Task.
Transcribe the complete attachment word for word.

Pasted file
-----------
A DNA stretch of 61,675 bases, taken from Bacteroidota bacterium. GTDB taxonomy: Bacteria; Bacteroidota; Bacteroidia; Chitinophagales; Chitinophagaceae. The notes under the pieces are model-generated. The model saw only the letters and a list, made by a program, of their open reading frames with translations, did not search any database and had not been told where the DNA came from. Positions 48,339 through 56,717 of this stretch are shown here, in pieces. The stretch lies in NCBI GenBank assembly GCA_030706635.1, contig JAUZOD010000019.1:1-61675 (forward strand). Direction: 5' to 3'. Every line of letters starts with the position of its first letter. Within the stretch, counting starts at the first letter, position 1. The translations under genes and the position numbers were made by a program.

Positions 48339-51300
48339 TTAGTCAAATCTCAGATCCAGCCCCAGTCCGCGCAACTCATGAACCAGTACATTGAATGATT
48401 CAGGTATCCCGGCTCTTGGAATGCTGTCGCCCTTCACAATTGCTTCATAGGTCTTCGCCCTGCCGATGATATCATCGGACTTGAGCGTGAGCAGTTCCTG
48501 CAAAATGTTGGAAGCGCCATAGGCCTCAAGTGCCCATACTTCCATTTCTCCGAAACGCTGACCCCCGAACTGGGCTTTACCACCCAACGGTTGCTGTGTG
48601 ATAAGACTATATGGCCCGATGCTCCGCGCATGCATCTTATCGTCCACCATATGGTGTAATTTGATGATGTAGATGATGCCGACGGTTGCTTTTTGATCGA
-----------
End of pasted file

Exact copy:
A DNA stretch of 61,675 bases, taken from Bacteroidota bacterium. GTDB taxonomy: Bacteria; Bacteroidota; Bacteroidia; Chitinophagales; Chitinophagaceae. The notes under the pieces are model-generated. The model saw only the letters and a list, made by a program, of their open reading frames with translations, did not search any database and had not been told where the DNA came from. Positions 48,339 through 56,717 of this stretch are shown here, in pieces. The stretch lies in NCBI GenBank assembly GCA_030706635.1, contig JAUZOD010000019.1:1-61675 (forward strand). Direction: 5' to 3'. Every line of letters starts with the position of its first letter. Within the stretch, counting starts at the first letter, position 1. The translations under genes and the position numbers were made by a program.

Positions 48339-51300
48339 TTAGTCAAATCTCAGATCCAGCCCCAGTCCGCGCAACTCATGAACCAGTACATTGAATGATT
48401 CAGGTATCCCGGCTCTTGGAATGCTGTCGCCCTTCACAATTGCTTCATAGGTCTTCGCCCTGCCGATGATATCATCGGACTTGAGCGTGAGCAGTTCCTG
48501 CAAAATGTTGGAAGCGCCATAGGCCTCAAGTGCCCATACTTCCATTTCTCCGAAACGCTGACCCCCGAACTGGGCTTTACCACCCAACGGTTGCTGTGTG
48601 ATAAGACTATATGGCCCGATGCTCCGCGCATGCATCTTATCGTCCACCATATGGTGTAATTTGATGATGTAGATGATGCCGACGGTTGCTTTTTGATCGA